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Thursday, August 2, 2012

Somalia: The Long Road Home

Somalia’s rapid descent into famine was well underway when the UN declared the East African country to be a state of famine nearly a year ago.

The UN has since rescinded its declaration of famine, but this does not mean Somali families, especially those currently living in displaced person camps, are not at risk.

Currently, around 2.5 million people in Somalia continue to need assistance, and an additional 1.2 million could fall back into crisis very quickly without the type of sustained assistance provided by organizations like HOPE International Development Agency.

Without a doubt, the ascent out of famine is going to be much slower than the descent.

Recent rains have helped in some areas of the country, but other areas remain much like they were before the famine.

In some areas, modest gains are expected in harvests where families were able to plant crops.

Yet for millions of Somalia’s population, talk of rains and harvests borders on the irrelevant as they are still living in displaced persons camps and unable to return home at this point. The conditions that forced them to flee their homes in search of shelter, food, and water persist today, but then again, so does our resolve to help!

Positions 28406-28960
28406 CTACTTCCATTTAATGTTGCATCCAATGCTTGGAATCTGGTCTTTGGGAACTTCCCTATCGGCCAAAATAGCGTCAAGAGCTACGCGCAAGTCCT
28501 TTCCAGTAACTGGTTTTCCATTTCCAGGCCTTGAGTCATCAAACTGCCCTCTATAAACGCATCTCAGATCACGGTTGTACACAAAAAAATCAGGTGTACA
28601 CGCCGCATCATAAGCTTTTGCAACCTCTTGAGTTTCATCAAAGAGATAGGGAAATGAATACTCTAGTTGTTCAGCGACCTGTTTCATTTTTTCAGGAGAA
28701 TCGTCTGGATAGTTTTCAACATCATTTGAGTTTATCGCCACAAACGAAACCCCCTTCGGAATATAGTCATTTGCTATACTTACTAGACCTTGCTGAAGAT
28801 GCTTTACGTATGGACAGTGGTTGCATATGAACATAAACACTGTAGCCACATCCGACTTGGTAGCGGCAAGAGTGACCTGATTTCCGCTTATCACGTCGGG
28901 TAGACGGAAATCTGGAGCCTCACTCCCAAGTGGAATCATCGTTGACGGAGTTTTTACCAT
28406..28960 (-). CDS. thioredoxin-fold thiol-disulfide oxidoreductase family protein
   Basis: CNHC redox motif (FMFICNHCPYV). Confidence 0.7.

From the outset of the crisis, and even before famine was declared, it has been HOPE International Development Agency’s desire to accomplish two key things with and for displaced families in Somalia.

Firstly, we want to do everything we can to ensure that families survive and become healthy enough to make the journey home when the time comes. We had hoped that many would have been able to return home this year, but the conditions simply are not right at this time. Families would be inviting suffering and death into their lives if they left the camps at this time.

Secondly, we want to ensure that when families do return home, they have access to the knowledge, supplies, and tools they will need to become self-reliant again.

The sum of these two initiatives will ensure that returning families and their communities become drought resistant and as such, are able to survive and thrive in the challenging conditions that are characteristic of this region of Africa.

Right now, however, our attention is focused on two major concerns related to our work among families in Taagwey camp on the outskirts of Mogadishu, the nation's capital city:

Food supplies are running critically low
The emergency food supplies that are keeping families alive until they can return home are starting to run out. We need to restock these vital supplies as soon as possible.

Water is in short supply
The camp water supply, a borehole well with an insufficient pump and no storage capacity, is failing to keep up with even the minimal needs of Taagwey, whose population has swelled to 12,000 from its original population of 3,200 people before the crisis began.

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